Arizona Blue-Gunfighter: Abilene-Lorato
Questions plague a man all his life, one being: why was so much of it wasted.
–a rhetorical question at best.
As he rode into Abilene [he being: Arizona Blue], the heat increased on his face and hands especially on Dan. He had learned long ago how to live. Let the night, let the day, and let each minute form its own shape. Like a weed–yes, like a wild weed, let it grow naturally. When Arizona-Blue rode into town, he had not stuffed his head with things to do. He rode in slowly on his horse Dan; a worried man–NO!
“I was thinking,” he said to Dan–his fist and jaw extended over the saddle, leaning forward by Dan’s ears, “I reckon a man should be able to expect the best–Hoh! but it seems only a few get it.”
Dan’s eyes turned with his mane, to the right, not all the way, just a morsel, and a ‘HAUAoaa…’ came from his throat-juggled horse pipes.
“Here I thought you were asleep,” he stated to Dan. Then looking about he noticed a few women having a pleasant discussion as he rode by the hardware store. An old Mexican spit out some tobacco on the wooden side walk. The sun was low over head, bright. His peripheral vision was sensitive and perfect. He noticed a few men walking about, went into a bar. The sheriff, he was standing out by his jail compound, the stables nearby. He did a double take on the sheriff, as the sheriff did a double take on him: they gave each other a lukewarm look. A thought amused him: the sheriff looked like Loreto, a foe from long ago. Long, long ago, when he was quite young, just out of the war, the Civil War, perhaps it was 1867, when they first met, if not, thereabouts. It was a hot day like this to, but it was in Wichita he met him: no, no he pondered, he thought: perhaps Phoenix: yah, he told himself, it was Phoenix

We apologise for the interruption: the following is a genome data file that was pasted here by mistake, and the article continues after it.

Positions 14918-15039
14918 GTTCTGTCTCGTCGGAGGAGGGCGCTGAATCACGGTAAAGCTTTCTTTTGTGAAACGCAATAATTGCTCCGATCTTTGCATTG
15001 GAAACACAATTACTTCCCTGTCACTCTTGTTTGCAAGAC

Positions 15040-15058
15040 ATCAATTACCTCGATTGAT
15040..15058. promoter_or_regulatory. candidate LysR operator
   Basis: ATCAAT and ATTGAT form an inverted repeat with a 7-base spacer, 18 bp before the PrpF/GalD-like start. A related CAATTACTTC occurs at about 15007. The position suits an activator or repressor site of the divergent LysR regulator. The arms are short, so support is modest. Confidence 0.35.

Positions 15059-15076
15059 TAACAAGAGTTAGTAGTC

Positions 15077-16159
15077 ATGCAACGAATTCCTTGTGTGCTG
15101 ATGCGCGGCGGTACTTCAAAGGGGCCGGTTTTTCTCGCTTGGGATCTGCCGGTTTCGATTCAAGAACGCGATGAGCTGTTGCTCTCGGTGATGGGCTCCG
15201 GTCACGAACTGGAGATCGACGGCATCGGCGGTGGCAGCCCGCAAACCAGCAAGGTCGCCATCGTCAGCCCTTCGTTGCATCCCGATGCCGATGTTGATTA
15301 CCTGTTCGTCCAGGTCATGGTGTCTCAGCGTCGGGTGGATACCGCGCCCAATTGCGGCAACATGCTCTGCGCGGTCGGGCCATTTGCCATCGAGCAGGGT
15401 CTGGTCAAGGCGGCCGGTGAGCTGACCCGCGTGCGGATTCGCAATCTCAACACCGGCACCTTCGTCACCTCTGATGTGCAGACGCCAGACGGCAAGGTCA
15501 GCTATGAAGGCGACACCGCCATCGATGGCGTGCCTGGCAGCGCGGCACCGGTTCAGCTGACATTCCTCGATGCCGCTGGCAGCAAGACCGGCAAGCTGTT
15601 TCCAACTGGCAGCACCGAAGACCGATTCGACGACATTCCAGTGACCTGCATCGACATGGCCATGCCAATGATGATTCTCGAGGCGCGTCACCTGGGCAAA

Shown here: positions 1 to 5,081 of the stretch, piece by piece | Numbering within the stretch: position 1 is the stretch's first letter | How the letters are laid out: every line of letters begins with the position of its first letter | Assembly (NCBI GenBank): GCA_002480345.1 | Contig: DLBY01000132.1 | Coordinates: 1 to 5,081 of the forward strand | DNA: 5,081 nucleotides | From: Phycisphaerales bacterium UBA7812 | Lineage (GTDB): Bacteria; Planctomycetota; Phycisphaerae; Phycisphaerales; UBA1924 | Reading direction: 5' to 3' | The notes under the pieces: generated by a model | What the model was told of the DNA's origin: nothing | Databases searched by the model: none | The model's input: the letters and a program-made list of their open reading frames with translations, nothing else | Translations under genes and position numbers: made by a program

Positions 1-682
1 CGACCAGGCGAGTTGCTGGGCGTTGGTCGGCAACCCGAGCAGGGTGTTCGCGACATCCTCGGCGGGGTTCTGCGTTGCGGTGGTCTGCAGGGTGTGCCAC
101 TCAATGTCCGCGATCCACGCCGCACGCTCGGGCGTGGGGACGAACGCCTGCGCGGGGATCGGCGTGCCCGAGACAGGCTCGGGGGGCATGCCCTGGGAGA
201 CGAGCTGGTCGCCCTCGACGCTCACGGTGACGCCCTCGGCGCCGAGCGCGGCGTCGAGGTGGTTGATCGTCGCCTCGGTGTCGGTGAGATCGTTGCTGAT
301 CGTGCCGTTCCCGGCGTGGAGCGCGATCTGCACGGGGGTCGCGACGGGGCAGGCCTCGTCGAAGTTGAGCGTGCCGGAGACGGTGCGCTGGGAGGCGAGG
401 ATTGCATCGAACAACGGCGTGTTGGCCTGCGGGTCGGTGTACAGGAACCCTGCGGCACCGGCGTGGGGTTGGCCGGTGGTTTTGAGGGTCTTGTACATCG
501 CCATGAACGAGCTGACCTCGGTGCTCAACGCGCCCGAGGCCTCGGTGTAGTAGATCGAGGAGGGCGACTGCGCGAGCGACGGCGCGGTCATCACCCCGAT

he was young back then, and he shot a postal out of his hands, out of the Mexican’s hands, the hands of Loreto. Had he not, he’d be dead: not riding down this dirt trotted street. But that is not where it stopped, oh no, not at all. Once he turned around, once Blue made a complete 180-degree turnabout, the Mexican tried to stab him, tried and failed. ‘Yes,’ he told himself, ‘that’s Loreto, and he’s baffled at who I am, or perhaps, wondering if I recognized him…’ it was twenty-years ago that that wrangle took place, or so–it was to too long ago to remember all the details, but he was not to be trusted too to dangerous.
As Blue got off his horse a voice said: “Buenos tardes, Senor!”
“Is that you Loreto?” asked Blue.
“It is me, senor, me, me, me, the ghost of yor past!”
“SO IT is,” Blue said bobbing his head a ting, twice, “so it is.”
“I by-you whiskey señor Blue, make thinks ok?” he hesitated, waited for a response, but Blue just tied his horse slowly, taking off the saddle now.
“No!” said Blue.
“A man learns young how unfair a world can be senor, I want to be friends, you, me, friends–no?”
“No,” replied Blue.
Loreto wiped the sweat off his face, a dirty rag with a sweaty dirty face, and a badge that he forgot he had on.
“You are her to cause me trouble señor?”
Blues foot steps strengthened.
“Satisfaction, you want satisfaction,” said Blue.
Loreto jerked his hand to his pistil, almost on his pistil, by his pistil, so close, you almost though it had touched it for a millisecond, and the lightening in Blues eyes put an awesome look of doom on Loreto’s face, and he went for his draw–Loreto went to skin his gun– Loreto’s stomach turned dark red: through his shirt, flesh and almost out his back–a hole was created. He then dropped to his knees, –said Blue in a bewildered way,
“Even you knew how poor you are in respect to my draw…” and again nodded his head in disbelief: in skepticism, not knowing, but acting out of some kind of automatic reflex, perhaps thinking about it for 20-years, he drew on me (murmured: Blue)– He was in disbelief, complete disbelief, that he’d even consider to draw with him.
write by Ula